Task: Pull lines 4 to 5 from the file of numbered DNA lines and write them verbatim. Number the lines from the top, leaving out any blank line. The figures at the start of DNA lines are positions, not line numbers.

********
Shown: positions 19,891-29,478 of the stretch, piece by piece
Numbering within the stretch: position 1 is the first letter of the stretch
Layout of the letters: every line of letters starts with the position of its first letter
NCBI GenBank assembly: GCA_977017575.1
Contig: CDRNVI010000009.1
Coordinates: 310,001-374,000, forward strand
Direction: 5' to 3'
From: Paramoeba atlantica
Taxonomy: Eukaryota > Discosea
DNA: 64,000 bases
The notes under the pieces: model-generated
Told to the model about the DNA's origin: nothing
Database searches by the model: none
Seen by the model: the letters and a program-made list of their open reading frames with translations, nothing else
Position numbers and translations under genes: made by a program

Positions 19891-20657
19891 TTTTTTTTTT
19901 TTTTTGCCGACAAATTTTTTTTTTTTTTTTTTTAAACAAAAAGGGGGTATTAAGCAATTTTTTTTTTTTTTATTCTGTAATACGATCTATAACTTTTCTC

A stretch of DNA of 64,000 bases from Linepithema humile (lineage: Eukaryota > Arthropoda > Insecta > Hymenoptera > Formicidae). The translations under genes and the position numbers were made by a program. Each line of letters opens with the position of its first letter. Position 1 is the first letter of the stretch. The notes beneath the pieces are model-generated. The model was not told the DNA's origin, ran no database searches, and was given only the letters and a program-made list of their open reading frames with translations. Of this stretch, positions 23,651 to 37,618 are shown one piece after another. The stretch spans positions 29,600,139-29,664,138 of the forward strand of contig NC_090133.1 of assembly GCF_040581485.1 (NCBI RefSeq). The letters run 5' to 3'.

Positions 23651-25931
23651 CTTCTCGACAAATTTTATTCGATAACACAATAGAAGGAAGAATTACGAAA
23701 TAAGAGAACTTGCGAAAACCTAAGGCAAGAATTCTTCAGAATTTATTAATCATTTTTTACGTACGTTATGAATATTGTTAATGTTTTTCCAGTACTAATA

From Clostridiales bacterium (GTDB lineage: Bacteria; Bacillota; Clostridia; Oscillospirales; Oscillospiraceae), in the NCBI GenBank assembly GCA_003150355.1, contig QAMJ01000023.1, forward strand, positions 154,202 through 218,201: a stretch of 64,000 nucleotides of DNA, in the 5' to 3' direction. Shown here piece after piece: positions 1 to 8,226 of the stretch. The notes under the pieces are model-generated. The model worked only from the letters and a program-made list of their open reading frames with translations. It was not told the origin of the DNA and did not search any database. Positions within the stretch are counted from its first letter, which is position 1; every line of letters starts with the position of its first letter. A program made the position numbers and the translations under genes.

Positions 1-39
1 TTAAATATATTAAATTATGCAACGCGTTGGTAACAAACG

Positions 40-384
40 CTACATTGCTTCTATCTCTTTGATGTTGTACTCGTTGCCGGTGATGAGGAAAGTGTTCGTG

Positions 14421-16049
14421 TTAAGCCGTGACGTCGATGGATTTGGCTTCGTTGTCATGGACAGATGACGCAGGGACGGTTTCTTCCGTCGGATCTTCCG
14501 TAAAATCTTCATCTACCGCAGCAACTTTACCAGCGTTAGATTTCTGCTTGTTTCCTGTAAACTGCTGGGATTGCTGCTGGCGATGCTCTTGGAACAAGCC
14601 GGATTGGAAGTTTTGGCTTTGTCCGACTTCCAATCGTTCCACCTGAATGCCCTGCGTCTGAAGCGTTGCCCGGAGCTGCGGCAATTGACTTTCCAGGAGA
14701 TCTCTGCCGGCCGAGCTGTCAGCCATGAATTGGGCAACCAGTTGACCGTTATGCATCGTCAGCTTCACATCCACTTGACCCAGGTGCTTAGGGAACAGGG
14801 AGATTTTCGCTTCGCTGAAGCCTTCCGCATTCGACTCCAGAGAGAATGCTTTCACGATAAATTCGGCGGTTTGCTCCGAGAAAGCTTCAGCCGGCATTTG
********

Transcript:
NCBI GenBank assembly: GCA_977017575.1
Contig: CDRNVI010000009.1